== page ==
*There’s fast, and then there’s … something more*

Eliezer Yudkowski now categorizes his article ‘Staring into Singularity‘ as ‘obsolete’. Yet it remains among the most brilliant philosophical essays ever written. Rarely, if ever, has so much of value been said about the absolutely unthinkable (or, more specifically, the absolutely unthinkable *for us*).

For instance, Yudkowsky scarcely pauses at the phenomenon of exponential growth, despite the fact that this already overtaxes all comfortable intuition and ensures revolutionary changes of such magnitude that speculation falters. He is adamant that exponentiation (even Kurzweil‘s ‘double exponentiation’) only reaches the starting point of computational acceleration, and that propulsion into Singularity is not exponential, but hyperbolic.

Each time the speed of thought doubles, time-schedules halve. When technology, including the design of intelligences, succumbs to such dynamics, it becomes recursive. The rate of self-improvement collapses with smoothly increasing rapidity towards instantaneity: a true, mathematically exact, or punctual Singularity. What lies beyond is not merely difficult to imagine, it is absolutely inconceivable. Attempting to picture or describe it is a ridiculous futility. Science fiction dies.

“A group of human-equivalent computers spends 2 years to double computer speeds. Then they spend another 2 subjective years, or 1 year in human terms, to double it again. Then they spend another 2 subjective years, or six months, to double it again. After four years total, the computing power goes to infinity.

“That is the ‘Transcended’ version of the doubling sequence. Let’s call the ‘Transcend’ of a sequence {a0, a1, a2…} the function where the interval between a

nand an+1 is inversely proportional to an. So a Transcended doubling function starts with 1, in which case it takes 1 time-unit to go to 2. Then it takes 1/2 time-units to go to 4. Then it takes 1/4 time-units to go to 8. This function, if it were continuous, would be the hyperbolic function y = 2/(2 – x). When x = 2, then (2 – x) = 0 and y = infinity. The behavior at that point is known mathematically as a singularity.”

There could scarcely be a more precise, plausible, or consequential formula: Doubling periods halve. On the slide into Singularity — I.J.Good’s ‘intelligence explosion‘ — exponentiation is compounded by a hyperbolic trend. The arithmetic of such a process is quite simple, but its historical implications are strictly incomprehensible.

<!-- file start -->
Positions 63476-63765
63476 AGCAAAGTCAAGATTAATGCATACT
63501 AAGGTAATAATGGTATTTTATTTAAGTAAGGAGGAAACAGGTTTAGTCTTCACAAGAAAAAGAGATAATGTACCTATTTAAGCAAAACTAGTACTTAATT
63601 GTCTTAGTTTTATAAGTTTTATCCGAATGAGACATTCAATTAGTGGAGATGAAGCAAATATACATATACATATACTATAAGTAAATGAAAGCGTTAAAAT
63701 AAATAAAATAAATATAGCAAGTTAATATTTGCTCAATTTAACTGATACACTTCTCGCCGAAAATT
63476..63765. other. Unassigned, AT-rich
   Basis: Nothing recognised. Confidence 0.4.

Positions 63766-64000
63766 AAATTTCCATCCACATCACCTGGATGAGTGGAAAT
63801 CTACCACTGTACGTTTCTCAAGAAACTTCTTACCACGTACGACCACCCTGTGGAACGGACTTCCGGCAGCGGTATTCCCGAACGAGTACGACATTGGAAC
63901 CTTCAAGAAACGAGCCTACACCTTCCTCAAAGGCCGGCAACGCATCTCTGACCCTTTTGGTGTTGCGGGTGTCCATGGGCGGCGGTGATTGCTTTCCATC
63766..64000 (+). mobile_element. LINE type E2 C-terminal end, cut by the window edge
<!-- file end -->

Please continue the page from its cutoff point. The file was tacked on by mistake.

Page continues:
“I am a Singularitarian because I have some small appreciation of how utterly, finally, absolutely impossible it is to think like someone even a little tiny bit smarter than you are. I know that we are all missing the obvious, every day. There are no hard problems, only problems that are hard to a certain level of intelligence. Move the smallest bit upwards, and some problems will suddenly move from ‘impossible’ to ‘obvious’. Move a substantial degree upwards, and all of them will become obvious. Move a huge distance upwards… “

Since the argument takes human thought to its shattering point, it is natural for some to be repulsed by it. Yet its basics are almost impregnable to logical objection. Intelligence is a function of the brain. The brain has been ‘designed’ by natural processes (posing no discernible special difficulties). Thus, intelligence is obviously an ultimately tractable engineering problem. Nature has already ‘engineered it’ whilst employing design methods of such stupefying inefficiency that only brute, obstinate force, combined of course with complete ruthlessness, have moved things forwards. Yet the tripling of cortical mass within the lineage of the higher primates has only taken a few million years, and — for most of this period — a modest experimental population (in the low millions or less).

The contemporary technological problem, in contrast to the preliminary biological one, is vastly easier. It draws upon a wider range of materials and techniques, an installed intelligence and knowledge base, superior information media, more highly-dynamized feedback systems, and a self-amplifying resource network. Unsurprisingly it is advancing at incomparably greater speed.

“If we had a time machine, 100K of information from the future could specify a protein that built a device that would give us nanotechnology overnight. 100K could contain the code for a seed AI. Ever since the late 90’s, the Singularity has been only a problem of software. And software is information, the magic stuff that changes at arbitrarily high speeds. As far as technology is concerned, the Singularity could happen tomorrow. One breakthrough – just one major insight – in the science of protein engineering or atomic manipulation or Artificial Intelligence, one really good day at Webmind or Zyvex, and the door to Singularity sweeps open.”

[Tomb]